Former Sabre's d-man Jay Mckee blocks
a shot with the Blues at the tail-end
of his 14-year career
Jay Mckee--A Buffalo Sabres fan-favorite due to his hard-hitting/shot-blocking style of play. His prime years were spent in Buffalo before signing a lucrative contract in the 2006 off-season with St. Louis. The 2006/07 season saw the beginning of the decline with McKee being felled by a rash of "lower-body" injuries to his knees and hips. Already considered somewhat slow, at the age of 29, the speed of the new-NHL had passed him up and for the final years of his contract with the Blues (eventually seeing him waived by the club) along with one on Pittsburgh, he was relegated to third-pairing minutes and spent many games as a healthy scratch.

Sheldon Souray (left) goes at it
with Calgary's Jarome Iginla
Sheldon Souray--The 6'4" 233 lb. d-man with serious offensive (in more ways than one) acumen was an above average skater with a big shot and an edge. After an injury-plagued start to his career in NJ, Souray was traded to the Montreal Canadians at age 23. The injuries continued throughout the first few years with the Canadians and he missed the entire 2002/03 season with a wrist injury. Souray followed that lost season with the best offensive output of his career peaking in 2006/07 at the age of 30. Injuries hit once again in the first year as a free-agent signing by Edmonton. He played only 23 games in the 2007/08 season yet followed that with his second most productive year as a pro only to see him succumb to injuries--and attitude--the following season. He spent the entire 2010/11 season in the minors after no club wanted to trade for him or pick him up on waivers. He is now 34 yrs. old.

"JovoCop" in Phoenix
Ed Jovanovski--The #1 overall pick in 1994 by the Florida Panthers was considered the prototypical defender with size, grit and scoring prowess from the back-end. "Jovocop" was set to patrol the Panthers blueline with a "Scott Stevens-type" edge while putting up big offensive numbers. His pedestrian output in Florida, though, lead to an eventual blockbuster trade to Vancouver (Pavel Bure' being a part of the deal.) At the age of 23, he began what was to be the best overall hockey of his career. But, the post-lockout 2005/06 season saw injuries begin to creep in, mostly "lower body" of the abdominal and foot variety. After signing with Phoenix in the 2006 off-season, groin injuries started to creep into the occasion as well and he only played in 54 games. The latter part of his career in Phoenix (he's now a UFA) was marked by solid offensive numbers and a decidedly negative plus-minus. This past season, at age 34 (after two injury-free seasons,) the "upper-body" injuries limited him to 50 regular season games, and relegated him ineffective in the playoffs as the Yotes were swept by the Detroit Red Wings.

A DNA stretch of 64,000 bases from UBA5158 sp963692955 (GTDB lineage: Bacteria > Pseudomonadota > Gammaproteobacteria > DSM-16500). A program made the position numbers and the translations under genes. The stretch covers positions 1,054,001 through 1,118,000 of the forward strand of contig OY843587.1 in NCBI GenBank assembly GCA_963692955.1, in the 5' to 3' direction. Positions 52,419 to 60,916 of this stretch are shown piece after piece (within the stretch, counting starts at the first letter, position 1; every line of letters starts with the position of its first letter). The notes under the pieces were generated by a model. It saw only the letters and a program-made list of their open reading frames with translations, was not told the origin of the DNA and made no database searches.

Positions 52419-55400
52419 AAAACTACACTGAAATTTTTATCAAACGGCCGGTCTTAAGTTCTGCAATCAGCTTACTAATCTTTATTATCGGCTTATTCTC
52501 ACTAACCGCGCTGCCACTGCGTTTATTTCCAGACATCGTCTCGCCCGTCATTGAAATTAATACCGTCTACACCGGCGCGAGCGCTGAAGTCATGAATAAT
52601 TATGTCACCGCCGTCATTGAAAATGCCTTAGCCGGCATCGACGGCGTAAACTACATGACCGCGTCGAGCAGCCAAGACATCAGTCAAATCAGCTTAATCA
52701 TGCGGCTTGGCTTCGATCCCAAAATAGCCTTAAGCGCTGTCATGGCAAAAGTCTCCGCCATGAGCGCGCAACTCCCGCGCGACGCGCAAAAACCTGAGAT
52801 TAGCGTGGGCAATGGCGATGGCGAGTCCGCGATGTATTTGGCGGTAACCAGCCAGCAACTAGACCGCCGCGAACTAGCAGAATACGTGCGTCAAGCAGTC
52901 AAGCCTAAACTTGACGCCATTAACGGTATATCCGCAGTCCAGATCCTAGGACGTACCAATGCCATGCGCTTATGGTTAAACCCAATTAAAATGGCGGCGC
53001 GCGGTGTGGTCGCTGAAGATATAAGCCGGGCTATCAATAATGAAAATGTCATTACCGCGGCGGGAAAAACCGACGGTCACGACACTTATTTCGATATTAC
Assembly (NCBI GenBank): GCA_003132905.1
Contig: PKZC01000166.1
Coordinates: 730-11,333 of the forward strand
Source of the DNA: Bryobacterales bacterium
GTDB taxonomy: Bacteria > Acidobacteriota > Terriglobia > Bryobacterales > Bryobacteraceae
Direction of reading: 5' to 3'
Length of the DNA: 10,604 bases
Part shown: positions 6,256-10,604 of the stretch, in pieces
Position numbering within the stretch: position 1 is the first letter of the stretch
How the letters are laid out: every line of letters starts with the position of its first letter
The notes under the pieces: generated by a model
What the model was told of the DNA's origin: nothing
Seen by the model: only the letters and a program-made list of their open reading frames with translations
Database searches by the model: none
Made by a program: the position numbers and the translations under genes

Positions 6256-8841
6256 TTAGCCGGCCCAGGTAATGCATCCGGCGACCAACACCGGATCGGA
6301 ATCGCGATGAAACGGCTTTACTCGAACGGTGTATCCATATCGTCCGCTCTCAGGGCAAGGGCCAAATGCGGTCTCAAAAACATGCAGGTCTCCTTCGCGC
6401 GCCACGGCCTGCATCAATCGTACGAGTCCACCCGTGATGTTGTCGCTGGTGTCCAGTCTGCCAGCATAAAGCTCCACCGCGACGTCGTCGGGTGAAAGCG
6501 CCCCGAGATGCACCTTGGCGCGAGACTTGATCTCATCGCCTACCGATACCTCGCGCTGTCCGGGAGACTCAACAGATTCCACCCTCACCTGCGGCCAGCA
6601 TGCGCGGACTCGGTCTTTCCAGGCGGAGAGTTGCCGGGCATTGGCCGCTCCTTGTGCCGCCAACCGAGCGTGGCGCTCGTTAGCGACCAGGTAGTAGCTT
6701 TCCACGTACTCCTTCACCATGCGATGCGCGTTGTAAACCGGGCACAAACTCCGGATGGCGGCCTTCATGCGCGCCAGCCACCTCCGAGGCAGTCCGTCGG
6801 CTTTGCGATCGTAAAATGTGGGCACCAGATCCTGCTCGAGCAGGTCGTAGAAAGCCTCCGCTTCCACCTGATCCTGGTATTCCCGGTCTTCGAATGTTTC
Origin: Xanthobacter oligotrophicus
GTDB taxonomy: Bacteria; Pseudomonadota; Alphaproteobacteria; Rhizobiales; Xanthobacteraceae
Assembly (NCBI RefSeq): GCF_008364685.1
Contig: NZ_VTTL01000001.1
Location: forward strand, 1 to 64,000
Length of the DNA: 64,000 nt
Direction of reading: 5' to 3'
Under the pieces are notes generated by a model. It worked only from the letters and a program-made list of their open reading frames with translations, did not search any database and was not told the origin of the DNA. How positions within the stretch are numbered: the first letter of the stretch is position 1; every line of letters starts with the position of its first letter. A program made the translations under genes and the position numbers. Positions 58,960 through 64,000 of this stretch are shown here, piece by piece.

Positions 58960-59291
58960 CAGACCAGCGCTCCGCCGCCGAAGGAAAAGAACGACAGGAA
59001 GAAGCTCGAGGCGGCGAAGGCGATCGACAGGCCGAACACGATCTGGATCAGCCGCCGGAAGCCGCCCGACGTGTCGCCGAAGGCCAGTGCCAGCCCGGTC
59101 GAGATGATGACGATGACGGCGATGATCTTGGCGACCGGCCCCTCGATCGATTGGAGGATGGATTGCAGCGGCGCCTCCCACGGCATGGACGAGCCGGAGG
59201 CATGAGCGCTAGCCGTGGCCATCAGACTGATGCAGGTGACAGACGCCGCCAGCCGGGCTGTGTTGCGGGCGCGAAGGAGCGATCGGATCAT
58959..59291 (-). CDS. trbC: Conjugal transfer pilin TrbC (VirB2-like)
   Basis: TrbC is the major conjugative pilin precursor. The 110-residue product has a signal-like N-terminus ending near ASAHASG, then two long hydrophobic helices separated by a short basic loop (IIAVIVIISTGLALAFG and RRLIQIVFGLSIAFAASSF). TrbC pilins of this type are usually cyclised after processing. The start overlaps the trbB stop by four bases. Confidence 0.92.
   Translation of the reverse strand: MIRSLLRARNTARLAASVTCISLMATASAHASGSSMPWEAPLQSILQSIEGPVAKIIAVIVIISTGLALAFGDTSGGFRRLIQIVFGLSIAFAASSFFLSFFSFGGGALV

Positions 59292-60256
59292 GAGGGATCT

Looking ahead towards next season, here are a few big, tough, gritty d-men who are at various stages of their prime years. These stay-at-home, crease-clearers seem to be entering into that time where injuries may start having an adverse affect on their ability to play their game in a faster NHL:

Anton Volchenkov, NJ Devils--29 yrs. old. Has not played a full NHL season to date. After playing 78 games in the 2006/07 season he has played in 67, 68, 64 and 57 games the following respective seasons.

Mike Komisarek, Toronto Maple Leafs--29 yrs. old. 82 games in the 2006/07 season, 75, 66, 34 and 75 the next four seasons.

Robyn Regehr, Calgary Flames--31 yrs. old. Post-lockout played in 68, 78, 82, 75, 81, 79 games respectively.

Zdeno Chara, Boston Bruins--34 yrs. old. Played in 80 or more games three of the last four seasons, no less than 71 since  2000/01.

Brooks Orpik, Pittsburgh Penguins--After playing in at least 70 games from 2006-2010, played in 64 last season with groin and finger problems.

Eric Brewer, Tampa Bay Lightning--A trade-deadline acquisition by the Bolts, seems to have found "fresh legs" at the age of 32. The two years prior to the 2010/11 season saw him play in a total of 87 regular season games.

As we look forward to the 2011/12 season, with Sabre's Head Coach Lindy Ruff expressing the desire for a "shutdown" d-man to pair with Tyler Myers, we may need to keep the "Rivet Rule-Of-Thumb" in mind.

The speed of the game relegates any big, tough, defensive/shutdown d-man to a window that limits their effectivenss to their prime years. As they get up there in age, the body, while trying to keep up with the game, starts breaking down. Although the will to keep up is there, the muscles stretch and tear trying to do things beyond their capabilities, with their sharp decline in performance being directly attributed to the speed of the game.

We're also going to keep this in mind when looking long-term at the Sabres' own players, including Myers (and possibly Mike Weber) who's one player that looks to be headed for a lucrative long-term contract with the club.

The "Rivet Rule Of Thumb":  Be very wary of physical d-men and/or shot-blockers once they are into their 30's, odds are they're gonna end up road-kill sooner rather than later.